The narrative hook is the literary device used to hook the listener’s attention and intrigue him enough so that he keeps listening. All writers and speakers know the narrative hook.
At his July 22, 2015, press conference Steve Spurrier, also known as The Head Ball Coach, demonstrated beautiful execution of the narrative hook. He hooked us from the start of his press conference by using the powerful word, “enemies” to describe the media and negative recruiters who lie to high school football players about his alleged doddering age and impending retirement.
It seemed extreme. Yes. “Enemies” is a strong word to describe the media or opposing coaches.
Later on in Spurrier’s talk we learned “enemies” was not intended literally. It was merely an allegory that reflected his plan to quote the famous conqueror Attila the Hun:
“It’s a simple truth that the greater your accomplishments — your victories — the greater opposition, torment, and discouragement your enemies will throw in your path.
Obviously, Spurrier does not consider the media (or the lying negative recruiters) literal “enemies” in the sense of a bitter, hated foe. Rather, enemies is used here as a narrative hook and to make a point. It was a point Spurrier made very powerfully.
Unlike a lot of Gamecock fans, I like ESPN’s SEC Network commentator Paul Finebaum. I subscribe to the “Best Of Finebaum” Podcasts on iTunes. I would recommend it to all of my Gamecock friends because Finebaum conducts some interesting interviews, and callers to his show, while sometimes whacked and tilted to Alabama, are humorous and sometimes touching.
But when it comes to understanding “The Great Steve Spurrier,” as he calls him, Finebaum is a clueless goof. Finebaum took Spurrier’s use of “enemies” literally. On his show, he launched a scathing attack on his “friend” Spurrier.
Finebaum said Spurrier sounded petulant, embarrassing, sniveling, petty, and smaller. Wow! The harshness of this criticism makes me think Finebaum missed Spurrier’s artful use of the narrative hook. On The Dan Patrick Show, Finebaum even compared Spurrier to Richard Nixon.
In my opinion, Finebaum badly underestimated The Head Ball Coach. I’m not a professional writer like Paul Finebaum. Which makes me even more mystified about by why Finebaum did not put two and two together and understand the artfulness of Spurrier’s remarks.
Finebaum also said Spurrier’s July 22, 2015, Press Conference seemed impromptu, reactionary, and ill-thought out. On the contrary, Spurriers remarks were well-calculated and well-timed.
First, Spurrier had to stop the recruiting bleeding caused by “retirement” and “old age” media stories. Contrary to Finebaum’s claim that Spurrier had “effectively and eloquently put the [retirement] story to bed,” the converse was true.
Two days before, Josh Kendall, the Gamecocks beat writer for The State newspaper, wrote this:
“I think they are a program on the descent, and I think it’s going to be interesting to see how long the coach stays. There are some guys you think, ‘Yeah, he’s going to be coaching when he’s 70.’ Steve Spurrier was never one of those guys for me, and it’s hard for me to envision him coaching much beyond this if he doesn’t think he has a chance to win, and I’m not sure he’s going to have a chance to win the next few years the way he’s had it the last few years.”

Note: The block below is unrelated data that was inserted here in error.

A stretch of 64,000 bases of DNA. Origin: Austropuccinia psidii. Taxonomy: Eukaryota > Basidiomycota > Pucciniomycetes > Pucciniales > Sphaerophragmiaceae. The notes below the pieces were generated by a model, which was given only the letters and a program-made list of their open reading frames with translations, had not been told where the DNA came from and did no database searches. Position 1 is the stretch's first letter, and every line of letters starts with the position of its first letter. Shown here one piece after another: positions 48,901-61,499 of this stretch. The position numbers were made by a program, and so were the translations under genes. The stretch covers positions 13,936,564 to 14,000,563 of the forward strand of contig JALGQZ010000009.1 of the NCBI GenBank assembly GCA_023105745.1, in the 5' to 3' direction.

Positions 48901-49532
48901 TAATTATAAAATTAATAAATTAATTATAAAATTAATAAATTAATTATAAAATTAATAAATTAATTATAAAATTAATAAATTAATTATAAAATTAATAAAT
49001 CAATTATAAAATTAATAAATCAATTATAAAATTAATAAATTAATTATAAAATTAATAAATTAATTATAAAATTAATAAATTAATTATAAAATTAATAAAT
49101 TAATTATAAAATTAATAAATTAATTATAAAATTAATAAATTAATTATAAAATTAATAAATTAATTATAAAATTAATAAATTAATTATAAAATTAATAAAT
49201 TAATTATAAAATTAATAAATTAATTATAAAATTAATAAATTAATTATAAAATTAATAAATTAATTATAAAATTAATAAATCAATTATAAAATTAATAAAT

This extremely negative outlook for Spurrier and the Gamecocks–one based on ageism and rank speculation–was written just five days before an important pool party recruiting weekend. Contrary to Finebaum’s allegation, this dead horse was still kicking. Spurrier was forced to find a powerful way to address the retirement and old age issues so that it would not destroy his 2016 recruiting cycle.
And it worked like a charm. It worked brilliantly. Finebaum! There is genius behind the madness. Art begets production.
The issue is not the AJC reporter Mark Bradley who Kendall quoted to espouse an opinion the Gamecocks suck and Spurrier is a doddering old man.
It is true Spurrier implied that AJC writer Mark Bradley is a Georgia homer who is an “enemy.” But that doesn’t make much sense. Bradley is not really a Georgia homer. Plus, Bradley has little impact on the Gamecocks with the crap he writes down in Atlanta.
You need to look deeper.
The Georgia homer about whom Spurrier is referring here is the Gamecocks own beat writer, Josh Kendall. You can bet Kendall knows Spurrier knows from where he comes. Message delivered.
Kendall is a 1995 graduate of the University of Georgia with a bachelor’s degree in journalism. Before he came to work for The State in September 2012, Kendall covered University of Georgia sports for the fan-site, Dawg Post, and worked as a staff writer covering the Bulldogs for the Macon Telegraph, and the Athens Banner-Herald.
Go back and look. You don’t find Kendall writing harshly negative opinion pieces claiming the Bulldogs were a deteriorating program on the downhill slide. In fact, it was just the opposite. Kendall wrote loving pieces about the Bulldogs. He is arguably a huge Georgia Bulldog homer. Why is he working as a beat writer for the Gamecocks at The State anyway? Don’t we produce journalism graduates at The University of South Carolina?
The issue here is Josh Kendall and the local newspaper. The issue is Kendall using The State to undermine Spurrier’s football program four days before a huge recruiting weekend. The issue is that Kendall is using his position as a beat writer to help his favorite SEC school, the Georgia Bulldogs.
Paul Finebaum do some research. Spurrier is a thinker and some of his shots are subtle. Spurrier’s remarks were so well-calculated that nobody in the mainstream media, including an insightful reporter like Paul Finebaum, could figure it out. But you can bet your bottom dollar that Josh Kendall knows.